The difficult fight against the coronavirus of indigenous Mexicans

In the bowels of the mountains of the Mexican state of Chiapas, indigenous people take the necessary measures to prevent the coronavirus pandemic from hitting the impoverished region with force.

While the pandemic is still rampant throughout the world, leaving thousands of deaths in its wake, indigenous Mexican peoples seek to prevent the spread of COVID-19 in their territories, and put into practice their own strategies and ancestral knowledge to deal with the coronavirus.

In the municipalities of Chilon and Sitalá, which are governed by a system of their own uses and customs, there are still isolated places and communities that have minimal health services.

These municipalities, inhabited mostly by Ch’ol-Tzeltal indigenous people, have few clinics and only attend to basic ailments.

And for this reason, an outbreak of COVID-19 could be fatal, Sebastián Hurtado Núñez, a member of the community government of Sitalá, one of the poorest municipalities in Mexico, told Efe this Sunday.

“We are respecting government instructions because if that disease hits us, we will completely die. Because there are no medicines in hospitals, we have no doctors, there are no laboratories,” he said.

About 27% of the Chiapas population – about 1.14 million inhabitants – are indigenous, according to the 2010 Population and Housing Census.

According to the National Council for the Evaluation of Social Development Policy (Coneval), 76.4% of the Chiapas population lives in poverty, and most of these are indigenous.


Given their fragile condition, indigenous communities have established a prevention strategy that includes not leaving their community and have blocked the roads, allowing only the entry of vehicles that transport food and basic necessities.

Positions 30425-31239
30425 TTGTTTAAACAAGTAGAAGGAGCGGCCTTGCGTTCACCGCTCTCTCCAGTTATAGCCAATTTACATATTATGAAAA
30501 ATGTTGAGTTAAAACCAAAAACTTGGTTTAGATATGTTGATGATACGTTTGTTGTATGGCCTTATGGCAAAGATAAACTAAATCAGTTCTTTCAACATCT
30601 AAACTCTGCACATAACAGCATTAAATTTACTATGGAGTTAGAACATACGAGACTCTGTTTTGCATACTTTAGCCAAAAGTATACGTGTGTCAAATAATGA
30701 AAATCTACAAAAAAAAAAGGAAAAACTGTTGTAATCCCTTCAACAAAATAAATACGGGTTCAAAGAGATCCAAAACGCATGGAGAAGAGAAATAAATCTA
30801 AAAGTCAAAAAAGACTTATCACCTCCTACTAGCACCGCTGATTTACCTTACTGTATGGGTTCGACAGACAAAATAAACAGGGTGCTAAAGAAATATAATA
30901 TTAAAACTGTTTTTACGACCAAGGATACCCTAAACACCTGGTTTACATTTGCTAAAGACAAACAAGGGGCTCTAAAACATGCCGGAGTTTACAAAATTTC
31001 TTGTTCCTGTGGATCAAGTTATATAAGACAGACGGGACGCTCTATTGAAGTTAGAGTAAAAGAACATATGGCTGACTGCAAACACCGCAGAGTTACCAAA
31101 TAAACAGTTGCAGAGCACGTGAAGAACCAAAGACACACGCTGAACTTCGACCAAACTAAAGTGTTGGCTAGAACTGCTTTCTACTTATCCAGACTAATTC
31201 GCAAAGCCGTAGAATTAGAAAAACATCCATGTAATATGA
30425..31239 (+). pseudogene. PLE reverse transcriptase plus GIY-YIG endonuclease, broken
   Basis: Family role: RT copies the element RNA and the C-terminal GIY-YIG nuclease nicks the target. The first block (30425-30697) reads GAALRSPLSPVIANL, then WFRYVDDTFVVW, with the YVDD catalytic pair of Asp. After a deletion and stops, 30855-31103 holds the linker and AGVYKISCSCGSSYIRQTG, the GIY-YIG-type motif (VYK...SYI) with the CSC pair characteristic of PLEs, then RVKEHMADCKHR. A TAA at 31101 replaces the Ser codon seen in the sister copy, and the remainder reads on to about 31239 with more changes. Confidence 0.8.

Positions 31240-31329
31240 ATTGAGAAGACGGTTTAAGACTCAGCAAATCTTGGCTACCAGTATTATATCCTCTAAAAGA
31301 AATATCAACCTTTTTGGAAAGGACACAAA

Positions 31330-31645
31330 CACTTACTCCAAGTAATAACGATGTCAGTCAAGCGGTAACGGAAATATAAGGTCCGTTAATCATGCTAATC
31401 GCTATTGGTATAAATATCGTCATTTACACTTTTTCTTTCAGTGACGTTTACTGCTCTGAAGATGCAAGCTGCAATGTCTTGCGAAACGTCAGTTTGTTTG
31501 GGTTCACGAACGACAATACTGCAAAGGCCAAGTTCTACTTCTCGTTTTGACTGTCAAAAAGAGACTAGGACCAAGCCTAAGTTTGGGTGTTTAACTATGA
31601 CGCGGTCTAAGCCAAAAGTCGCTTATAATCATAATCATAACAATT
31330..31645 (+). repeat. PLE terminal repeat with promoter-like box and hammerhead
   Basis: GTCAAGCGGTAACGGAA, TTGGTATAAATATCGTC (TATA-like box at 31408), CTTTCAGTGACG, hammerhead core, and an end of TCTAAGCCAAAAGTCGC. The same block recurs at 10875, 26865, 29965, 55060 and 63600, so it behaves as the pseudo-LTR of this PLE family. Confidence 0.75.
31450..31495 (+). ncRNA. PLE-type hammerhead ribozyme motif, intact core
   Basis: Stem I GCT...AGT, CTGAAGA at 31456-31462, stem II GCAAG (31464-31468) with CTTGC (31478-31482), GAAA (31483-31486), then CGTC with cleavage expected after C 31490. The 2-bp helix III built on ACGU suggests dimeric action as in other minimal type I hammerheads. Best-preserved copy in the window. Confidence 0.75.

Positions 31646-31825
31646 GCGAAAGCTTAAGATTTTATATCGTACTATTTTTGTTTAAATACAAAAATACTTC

However, following all the recommendations to the letter becomes difficult due to the lack of water. According to Coneval, 57.5% of the indigenous language speakers nationwide lack drinking water in their home.

The economic resource is another of the factors that families must solve despite the pandemic, since most of them work seasonally on crops or with the sale of coffee.

You live daily, and this makes any extraordinary payment for illness difficult.

“Here in the community we only survive on food, which we sow. Because there is no money,” Rosalía Gutiérrez Monterrosa, a single mother and resident of the small town Juan Sabines, belonging to Chilón, told Efe.

With very few resources, these communities have managed to obtain some mouth masks and antibacterial gel.

“What we did was organize ourselves to the entire population, from young people, men and women, to older adults. And everything that is known or has been heard on radio or television we put to the people and please ask them to follow directions”, Gilberto Gutiérrez de Arar, member of the community government of Chilón and father of the family, explained to Efe.


Communication in community committees is constant, especially when local people return from other states with a high number of COVID-19 infections.

“There is no care here, the health caravans disappeared. There is no doctor in the hospital. A lot of family is returning from the north of the country and the Caribbean, and there is no medical evaluation to see what condition they are in,” said Gutiérrez de Arar. .

That is why, according to what he explained, those who arrive from other places are asked to “stay in their homes” for several days while being watched by the relatives themselves.

And in the case of presenting any ailment, it is usual to make use of natural remedies. “If they get sick, then we give them medicinal herbs,” he concluded.

Mexico currently adds 47,144 cases and 5,045 deaths due to coronavirus

While in Chiapas, the number of infected is 610 and the number of deaths is 48.

The authorities hope that as of June 1, it will begin to restore economic and social normality in the country through a recovery plan by regions and phases.


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